Mid-Summer in Nashville

I absolutely love all the fresh summer vegetables and one of my favorite meals is cooked vegetables, sliced tomatoes & cucumbers on the side, and a big piece of homemade cornbread. This is my favorite southern meal and always reminds me of my grandmother. Sometimes, though, it gets hard to keep up with what’s coming out of the garden and every meal starts to look similar to the last meal.

Plate by S.C. artist Laura Jones. Tomato grown in my back yard with starts from Eaton Creek Organics in Joelton, TN.

We have tomatoes for breakfast, lunch, and dinner. I usually get inspired to cook some Italian dishes to spice things up- basil gets made into a million varieties of pesto and tomatoes into many different sauce varieties. This week I was craving something totally different. I started to think about the lowcountry of South Carolina (in part due to one of my very dearest friends, Angela Halfacre’s new book, A Delicate Balance, which I received in the mail this week) and the African, Gullah in particular, influence in lowcountry cooking. I had a very loose idea of what I wanted to make and at the last minute decided to add some Garam Masala, too, which sort of took it all in a different direction. Somehow, though, it worked. Here is what I came up with…

Culturally Diverse Chicken
serves 3
1 Tbsp Olive or Grapeseed Oil
1 Vidalia Onion, sliced in half rings
1 Green Bell Pepper, sliced
1 Tbsp Butter
2 Cloves Garlic, chopped
2 Chicken Breasts, cut each into 3 long pieces
about 1 Tbsp Garam Masala
¼ cup Apple Cider Vinegar
1 Tbsp water
½ cup Flame Raisins
½ cup Peanuts, roasted and salted
1 cup Cherry Tomatoes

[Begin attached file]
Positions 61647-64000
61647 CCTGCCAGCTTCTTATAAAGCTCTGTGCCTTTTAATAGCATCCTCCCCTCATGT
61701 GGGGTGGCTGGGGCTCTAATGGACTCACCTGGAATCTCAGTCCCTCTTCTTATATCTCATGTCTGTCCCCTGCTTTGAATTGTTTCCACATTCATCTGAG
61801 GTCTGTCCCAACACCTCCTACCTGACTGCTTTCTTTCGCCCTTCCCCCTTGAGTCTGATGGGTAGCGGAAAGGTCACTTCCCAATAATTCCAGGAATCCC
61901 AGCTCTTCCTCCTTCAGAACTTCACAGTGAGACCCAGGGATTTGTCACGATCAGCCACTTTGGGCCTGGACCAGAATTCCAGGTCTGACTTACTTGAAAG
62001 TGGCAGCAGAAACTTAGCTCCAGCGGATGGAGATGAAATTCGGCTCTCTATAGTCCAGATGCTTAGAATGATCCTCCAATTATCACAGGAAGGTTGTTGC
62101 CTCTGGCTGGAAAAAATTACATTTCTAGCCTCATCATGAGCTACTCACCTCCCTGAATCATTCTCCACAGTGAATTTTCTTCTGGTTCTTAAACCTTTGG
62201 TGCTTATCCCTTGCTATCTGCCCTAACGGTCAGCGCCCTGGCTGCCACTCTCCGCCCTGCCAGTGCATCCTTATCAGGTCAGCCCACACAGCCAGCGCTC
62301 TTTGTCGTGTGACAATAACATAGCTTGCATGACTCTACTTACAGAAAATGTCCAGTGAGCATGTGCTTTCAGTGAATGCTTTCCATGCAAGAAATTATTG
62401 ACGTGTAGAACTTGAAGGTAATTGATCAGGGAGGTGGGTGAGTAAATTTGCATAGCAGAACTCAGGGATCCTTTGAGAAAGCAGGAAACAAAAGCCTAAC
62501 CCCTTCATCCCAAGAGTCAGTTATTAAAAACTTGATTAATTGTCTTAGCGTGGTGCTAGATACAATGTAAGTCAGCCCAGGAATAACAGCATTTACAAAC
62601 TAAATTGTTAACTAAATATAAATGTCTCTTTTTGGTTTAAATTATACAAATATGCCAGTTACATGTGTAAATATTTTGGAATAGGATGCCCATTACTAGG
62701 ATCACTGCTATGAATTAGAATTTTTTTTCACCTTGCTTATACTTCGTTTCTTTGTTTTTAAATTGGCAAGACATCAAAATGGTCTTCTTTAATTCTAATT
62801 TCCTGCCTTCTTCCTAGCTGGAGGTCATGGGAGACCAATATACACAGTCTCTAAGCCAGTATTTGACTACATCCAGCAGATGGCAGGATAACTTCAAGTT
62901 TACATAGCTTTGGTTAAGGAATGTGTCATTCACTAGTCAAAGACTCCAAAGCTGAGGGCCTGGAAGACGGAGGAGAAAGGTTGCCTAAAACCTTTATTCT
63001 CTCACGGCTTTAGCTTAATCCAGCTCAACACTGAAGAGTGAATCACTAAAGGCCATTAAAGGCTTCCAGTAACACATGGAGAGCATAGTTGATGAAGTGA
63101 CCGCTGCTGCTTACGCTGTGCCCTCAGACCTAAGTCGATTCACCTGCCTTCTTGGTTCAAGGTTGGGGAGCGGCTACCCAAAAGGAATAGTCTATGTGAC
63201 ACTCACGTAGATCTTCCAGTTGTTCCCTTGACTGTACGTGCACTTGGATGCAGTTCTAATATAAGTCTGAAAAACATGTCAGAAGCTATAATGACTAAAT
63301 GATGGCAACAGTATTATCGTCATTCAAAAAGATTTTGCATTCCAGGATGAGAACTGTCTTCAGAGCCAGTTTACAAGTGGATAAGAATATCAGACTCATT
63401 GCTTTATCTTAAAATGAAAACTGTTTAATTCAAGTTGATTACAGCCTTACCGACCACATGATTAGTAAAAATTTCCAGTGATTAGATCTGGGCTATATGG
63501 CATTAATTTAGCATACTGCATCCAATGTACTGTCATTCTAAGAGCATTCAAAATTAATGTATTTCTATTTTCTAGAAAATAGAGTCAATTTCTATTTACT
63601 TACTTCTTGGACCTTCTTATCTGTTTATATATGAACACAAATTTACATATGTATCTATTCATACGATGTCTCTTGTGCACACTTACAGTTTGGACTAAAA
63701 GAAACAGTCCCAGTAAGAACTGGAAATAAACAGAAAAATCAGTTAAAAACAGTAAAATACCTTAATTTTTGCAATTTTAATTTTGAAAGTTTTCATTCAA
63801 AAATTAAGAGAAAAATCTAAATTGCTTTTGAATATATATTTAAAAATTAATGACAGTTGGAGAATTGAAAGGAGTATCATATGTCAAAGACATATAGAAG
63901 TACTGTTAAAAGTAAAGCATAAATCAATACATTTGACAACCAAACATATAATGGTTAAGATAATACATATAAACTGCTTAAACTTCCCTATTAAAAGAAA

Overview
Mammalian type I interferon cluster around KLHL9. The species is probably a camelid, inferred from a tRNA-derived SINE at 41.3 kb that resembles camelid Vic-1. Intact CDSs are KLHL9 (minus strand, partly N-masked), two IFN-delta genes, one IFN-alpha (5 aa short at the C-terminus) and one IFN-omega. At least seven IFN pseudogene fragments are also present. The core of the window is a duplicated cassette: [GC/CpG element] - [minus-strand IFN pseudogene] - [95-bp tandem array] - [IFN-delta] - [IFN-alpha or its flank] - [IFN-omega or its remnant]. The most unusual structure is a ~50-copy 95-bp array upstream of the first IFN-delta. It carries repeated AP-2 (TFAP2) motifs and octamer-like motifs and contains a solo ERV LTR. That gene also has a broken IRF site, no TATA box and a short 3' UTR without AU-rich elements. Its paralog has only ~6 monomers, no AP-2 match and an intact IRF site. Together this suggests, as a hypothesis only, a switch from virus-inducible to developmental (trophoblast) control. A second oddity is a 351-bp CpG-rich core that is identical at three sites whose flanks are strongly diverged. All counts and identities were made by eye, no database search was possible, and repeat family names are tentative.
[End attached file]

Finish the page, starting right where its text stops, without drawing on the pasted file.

2 Tbsp Fresh Parsley, chopped
Salt & Pepper to taste

Preheat oven to 375. In an iron skillet, cook onions in oil. Once they begin to soften, add peppers and garlic. Cook for a couple minutes and then move vegetables to the side of the pan. Add the butter. Add the chicken. Cook for a few minutes on each side to brown. Sprinkle the chicken with the Garam Masala. Add the vinegar and water. Pile raisins, peanuts, and tomatoes on top, sprinkle with parsley, and then place the skillet in the oven for about 20 minutes or until chicken is done and tomatoes have begun to burst. Serve with roasted okra!

Last week we were saddened by the passing of Ms. Kitty Wells, the undisputed Queen of Country Music! What an incredible woman she was.

Country Music Hall of Fame’s Kitty Wells exhibit. June 2009. Left to right: Johnny Wright’s Nudie suit, a great black & white photo of Kitty, & Kitty’s guitar.

Sadly, I never got the opportunity to see her in person but I cherished knowing that for the last six years, we lived about a mile from her house. Sometimes I would plan my route just so I could drive by and see the big tour bus that belonged to her and husband Johnny Wright that sat beside their house. Eddie Stubbs had an amazing tribute to her on his radio show last week which has been archived. You can listen to that here. And here is a great article our friend Barry Mazur wrote about Kitty Wells for the Wall Street Journal a few years back.

BR549 July 28, 2012

On a happy, live musical note, last night BR549 reunited for a show with Old Crow Medicine Show at the Woods Amphitheater at Fontanel, the former home of Barbara Mandrell. They were amazing, of course. I’m a big fan of Chuck Mead period but to get to see this reunion was really special. They had a great, high-energy set and then joined OCMS after their set for three songs together. I was thrilled they chose a song made popular by Barbara Mandrell (and written by fellow East Nashvillian Kye Fleming & Dennis Morgan), which ironically seems applicable to all of us still, “I Was Country When Country Wasn’t Cool.”

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